NOTE TO BLOG VISITORS - I am not currently doing noodle restaurant visit reports, but focusing on diving more deeply into noodle research, so this blog will be updated less frequently. For the latest Asian noodle news, and features from external sources, follow

Friday, April 18, 2014

Last Of The Mohingas: Yamo (Mohinga VII) And Little Yangon (Mohinga VIII)

Mohinga & side order of palata at Little Yangon

My successful quest to become Lord of the Mohingas by conquering all eight versions in town took me to the very edge of the San Francisco mohinga universe -- and a tiny bit beyond. I say so because mohinga #8 was at Little Yangon, which technically is in Daly City, not San Francisco. It's at "Top of the Hill" (Hi there, Steven Matthew David!) which is as much a part of a San Franciscan's geographic vocabulary as "South of the Slot," and just a few steps from the end of a Muni line, the #14 Missiion. Besides, with the most charming decor and homiest service of any area mohingeria (yes, I made that up) you'll want to take Little Yangon home with you, too.

My mohinga (that's a Burmese catfish chowder, if you are playing catch-up) at Little Yangon came in a ceramic chafing dish-style bowl (an appropriate beanpot-like touch).  It had a plenitude of spaghetti-sized rice noodles and a whole half of a boiled egg (rather than the egg slices one sometimes sees in mohinga). The chickpea fritters and cilantro were served on the side, along with a wedge of lime. I gladly made use of all these add-ins to the fullest extent. The broth was deep and rich, more tart than some, and had a nice shrarpness to it with a rare hint of spice heat.  I ordered a palata (paratha) with my soup, and it was one of the better versions I have had, browned to a slight char and not at all greasy.  It proved useful for mopping up the bottom of the bowl, which I reached in short time.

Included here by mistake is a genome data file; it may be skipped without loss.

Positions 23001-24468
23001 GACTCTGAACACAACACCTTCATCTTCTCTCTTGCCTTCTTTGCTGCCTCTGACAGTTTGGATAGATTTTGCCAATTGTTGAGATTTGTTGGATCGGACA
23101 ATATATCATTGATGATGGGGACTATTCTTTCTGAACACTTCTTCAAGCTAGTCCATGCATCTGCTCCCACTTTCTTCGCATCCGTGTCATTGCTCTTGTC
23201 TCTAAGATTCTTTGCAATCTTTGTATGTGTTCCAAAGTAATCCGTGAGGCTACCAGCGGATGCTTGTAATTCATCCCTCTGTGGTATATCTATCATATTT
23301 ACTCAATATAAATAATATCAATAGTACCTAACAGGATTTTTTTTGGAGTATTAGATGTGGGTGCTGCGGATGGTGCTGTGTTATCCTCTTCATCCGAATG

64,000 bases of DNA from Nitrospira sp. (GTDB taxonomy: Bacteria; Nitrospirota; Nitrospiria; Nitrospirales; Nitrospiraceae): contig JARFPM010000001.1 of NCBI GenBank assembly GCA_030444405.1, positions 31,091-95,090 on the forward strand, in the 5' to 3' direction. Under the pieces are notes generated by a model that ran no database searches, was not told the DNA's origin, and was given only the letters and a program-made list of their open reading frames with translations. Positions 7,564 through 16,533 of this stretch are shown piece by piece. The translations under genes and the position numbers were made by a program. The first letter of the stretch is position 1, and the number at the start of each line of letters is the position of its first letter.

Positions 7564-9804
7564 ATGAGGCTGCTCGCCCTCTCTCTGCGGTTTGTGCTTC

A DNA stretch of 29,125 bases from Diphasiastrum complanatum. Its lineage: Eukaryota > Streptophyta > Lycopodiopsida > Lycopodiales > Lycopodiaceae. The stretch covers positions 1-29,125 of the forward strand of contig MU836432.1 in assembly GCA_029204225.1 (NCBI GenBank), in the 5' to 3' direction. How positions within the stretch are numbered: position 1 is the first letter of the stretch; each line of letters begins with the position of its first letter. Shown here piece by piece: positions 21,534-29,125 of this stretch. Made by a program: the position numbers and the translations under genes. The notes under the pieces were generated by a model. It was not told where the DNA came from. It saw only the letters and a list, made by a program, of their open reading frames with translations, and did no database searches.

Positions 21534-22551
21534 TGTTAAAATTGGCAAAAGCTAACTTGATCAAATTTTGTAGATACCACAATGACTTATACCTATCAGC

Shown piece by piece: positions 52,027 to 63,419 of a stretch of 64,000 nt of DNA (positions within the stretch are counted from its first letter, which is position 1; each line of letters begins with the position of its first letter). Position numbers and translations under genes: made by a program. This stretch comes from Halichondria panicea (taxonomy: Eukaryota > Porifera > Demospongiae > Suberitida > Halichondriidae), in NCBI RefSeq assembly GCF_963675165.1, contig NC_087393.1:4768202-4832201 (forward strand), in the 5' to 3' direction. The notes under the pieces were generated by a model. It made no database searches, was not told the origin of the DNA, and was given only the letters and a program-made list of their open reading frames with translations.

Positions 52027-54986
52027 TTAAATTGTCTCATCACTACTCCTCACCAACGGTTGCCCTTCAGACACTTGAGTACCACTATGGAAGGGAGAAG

Mohinga at Yamo
A week before, I had stopped in at Yamo, the beloved Mission District lunch-counter Burmese food venue I described in an earlier post, for its version of mohinga. As might be expected, Yamo presents the biggest bargain for a mohinga (though not necessarily the best value), with a washbasin-size bowl for $6.00 including tax.  Yamo's broth appeared a bit on the starchy side, possibly because I had it at early dinner time instead of my usual lunch time, and it had been sitting on the stove all day; on the other hand, it may just be Yamo's style. The noodles obviously hadn't been sitting in the broth, as they were not overcooked even though they were of the thin, vermicelli style rice noodles. Yamo's mohinga may not be the most elegant version around, but it's a solid, stick-to-the-ribs big bowl of soup, and you can't go wrong  for the price.

Thus endeth my grand mohinga tour (though I'll be posting an overview of all eight I've come across shortly). I look forward to giving full attention to my hot list of other noodle delights to try.  But if another Burmese restaurant suddenly materializes in my town ans says "Try me!" I'll be SO there.

Where Slurped: Little Yangon, 6318 Mission Street, Top of the Hill, Daly City; Yamo, 3406 18th Street at Mission St., San Francisco

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